The U.S. Fish and Wildlife Service recently finalized rules allowing the use of expanded hunting methods and implementation of a conservation order to increase light goose harvest.

The regulations have been in place in the Central and Mississippi Flyways on an interim basis since 1999, when the Arctic Tundra Habitat Emergency Conservation Act was passed. The final rule makes the regulations permanent in those flyways, and also makes Atlantic Flyway states eligible to implement them.


To finalize the regulations, the Service published a Record of Decision and Final Rule that completes the National Environmental Policy Act process for light goose management in the Nov. 5, 2008, Federal Register.

“The overabundance of light geese is harming their fragile arctic breeding habitat,” said H. Dale Hall, Director of the U.S. Fish and Wildlife Service. “The damage to the habitat is, in turn, harming the health of the light geese and other bird species that depend on the tundra habitat. Returning the light goose population to sustainable levels is necessary to protect this delicate habitat, and every species dependent on it.”

During the last few decades, populations of greater and lesser snow geese and Ross's geese, collectively called “light geese,” have grown to historic highs. The current breeding population of mid-continent light geese likely exceeds 5 million birds, an increase of more than 300 percent since the mid-1970s. Historic numbers of central arctic light geese have denuded portions of their fragile tundra breeding habitat to the point many areas may take decades to recover.

The geese are showing lower-than-normal body size and suffering a decrease in gosling survival due to habitat degradation. The deteriorating habitat is also having a negative impact on some local populations of other bird species. For example, the number of semi-palmated sandpiper and red-necked phalarope nests have declined at La Perouse Bay, Manitoba, where habitat has been severely degraded by the geese.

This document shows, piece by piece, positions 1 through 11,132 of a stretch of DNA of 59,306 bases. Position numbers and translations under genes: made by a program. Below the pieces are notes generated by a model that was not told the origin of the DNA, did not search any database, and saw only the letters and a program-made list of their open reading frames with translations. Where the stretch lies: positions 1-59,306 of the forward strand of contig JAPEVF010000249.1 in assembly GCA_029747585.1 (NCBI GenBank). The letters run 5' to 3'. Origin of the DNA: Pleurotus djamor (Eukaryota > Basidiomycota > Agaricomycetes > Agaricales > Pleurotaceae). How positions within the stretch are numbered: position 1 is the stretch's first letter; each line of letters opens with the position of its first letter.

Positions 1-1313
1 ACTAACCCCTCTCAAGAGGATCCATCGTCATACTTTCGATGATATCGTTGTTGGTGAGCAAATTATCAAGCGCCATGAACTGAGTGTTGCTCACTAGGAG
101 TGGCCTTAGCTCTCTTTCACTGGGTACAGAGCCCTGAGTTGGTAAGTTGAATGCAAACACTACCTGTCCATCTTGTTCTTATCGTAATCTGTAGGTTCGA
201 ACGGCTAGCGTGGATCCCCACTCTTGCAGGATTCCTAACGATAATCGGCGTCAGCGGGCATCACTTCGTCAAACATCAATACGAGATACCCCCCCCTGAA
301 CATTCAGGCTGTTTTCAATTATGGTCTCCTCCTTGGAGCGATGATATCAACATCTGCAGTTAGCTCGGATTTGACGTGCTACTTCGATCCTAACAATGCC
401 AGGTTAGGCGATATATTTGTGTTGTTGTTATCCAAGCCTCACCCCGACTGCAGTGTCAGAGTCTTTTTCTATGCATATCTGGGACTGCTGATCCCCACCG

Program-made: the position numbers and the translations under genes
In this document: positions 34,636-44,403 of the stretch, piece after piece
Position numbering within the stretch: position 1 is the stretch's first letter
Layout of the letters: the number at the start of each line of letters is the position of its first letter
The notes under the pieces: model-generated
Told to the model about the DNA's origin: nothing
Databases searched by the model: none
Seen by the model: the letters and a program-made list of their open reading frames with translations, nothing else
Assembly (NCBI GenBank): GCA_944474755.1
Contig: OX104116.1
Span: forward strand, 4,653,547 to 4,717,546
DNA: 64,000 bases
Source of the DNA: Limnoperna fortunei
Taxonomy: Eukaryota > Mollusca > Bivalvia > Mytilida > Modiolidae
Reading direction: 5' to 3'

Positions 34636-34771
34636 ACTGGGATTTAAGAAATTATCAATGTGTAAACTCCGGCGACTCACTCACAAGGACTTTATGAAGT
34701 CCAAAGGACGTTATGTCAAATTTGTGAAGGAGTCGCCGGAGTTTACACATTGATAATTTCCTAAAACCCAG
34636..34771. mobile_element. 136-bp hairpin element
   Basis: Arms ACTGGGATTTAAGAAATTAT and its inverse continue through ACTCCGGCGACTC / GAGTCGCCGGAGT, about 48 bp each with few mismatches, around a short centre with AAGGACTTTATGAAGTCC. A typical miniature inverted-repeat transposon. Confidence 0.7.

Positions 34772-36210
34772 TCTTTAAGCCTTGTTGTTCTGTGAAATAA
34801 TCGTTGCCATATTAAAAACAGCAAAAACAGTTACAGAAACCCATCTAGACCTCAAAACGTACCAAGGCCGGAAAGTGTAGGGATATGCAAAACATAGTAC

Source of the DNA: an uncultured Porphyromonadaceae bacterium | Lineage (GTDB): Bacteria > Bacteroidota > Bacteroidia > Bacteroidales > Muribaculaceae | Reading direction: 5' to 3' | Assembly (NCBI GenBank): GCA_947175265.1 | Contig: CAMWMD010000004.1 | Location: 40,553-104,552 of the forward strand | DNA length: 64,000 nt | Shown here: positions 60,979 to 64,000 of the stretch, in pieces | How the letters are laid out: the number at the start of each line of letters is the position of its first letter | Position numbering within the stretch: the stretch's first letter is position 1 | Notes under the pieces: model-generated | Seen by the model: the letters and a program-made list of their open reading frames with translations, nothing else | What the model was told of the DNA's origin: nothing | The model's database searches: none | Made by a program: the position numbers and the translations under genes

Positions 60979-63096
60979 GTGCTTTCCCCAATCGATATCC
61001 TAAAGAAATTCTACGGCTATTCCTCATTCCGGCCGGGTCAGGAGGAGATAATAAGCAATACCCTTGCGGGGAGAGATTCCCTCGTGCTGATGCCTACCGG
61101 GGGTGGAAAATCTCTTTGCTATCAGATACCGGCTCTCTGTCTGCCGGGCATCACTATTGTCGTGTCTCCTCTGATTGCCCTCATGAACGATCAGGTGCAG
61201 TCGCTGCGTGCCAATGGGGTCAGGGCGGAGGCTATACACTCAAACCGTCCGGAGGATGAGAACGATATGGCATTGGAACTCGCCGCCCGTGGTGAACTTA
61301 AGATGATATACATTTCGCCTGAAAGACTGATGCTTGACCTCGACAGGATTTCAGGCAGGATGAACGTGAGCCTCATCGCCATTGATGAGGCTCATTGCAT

Overabundant greater snow geese have also damaged natural marsh habitats and caused agricultural depredations on migration and wintering areas in eastern Canada and Atlantic coast states. Decreasing the light goose population will help ease the pressure on the arctic and migration habitats, improving the health for all its associated wildlife populations, including light geese.

Since implementation of the conservation order in 1999, the harvest of mid-continent light geese has more than doubled, and the population growth rate as measured by the midwinter index has been reduced. The management goal is to reduce the number of mid-continent light geese by 50 percent, and to reduce the greater snow geese population to 500,000 birds.

The final rule authorizes the use of new hunting methods, such as electronic calls and unplugged shotguns, to harvest light geese during normal hunting season frameworks. These regulations are allowed during a light-goose-only hunting season when all other waterfowl and crane hunting seasons, excluding falconry, are closed.

Further, the rule authorizes States to implement a conservation order to allow the harvest of light geese outside of traditional hunting seasons. In addition, the conservation order allows shooting hours to continue until one-half hour after sunset and removes the daily bag limit for light geese.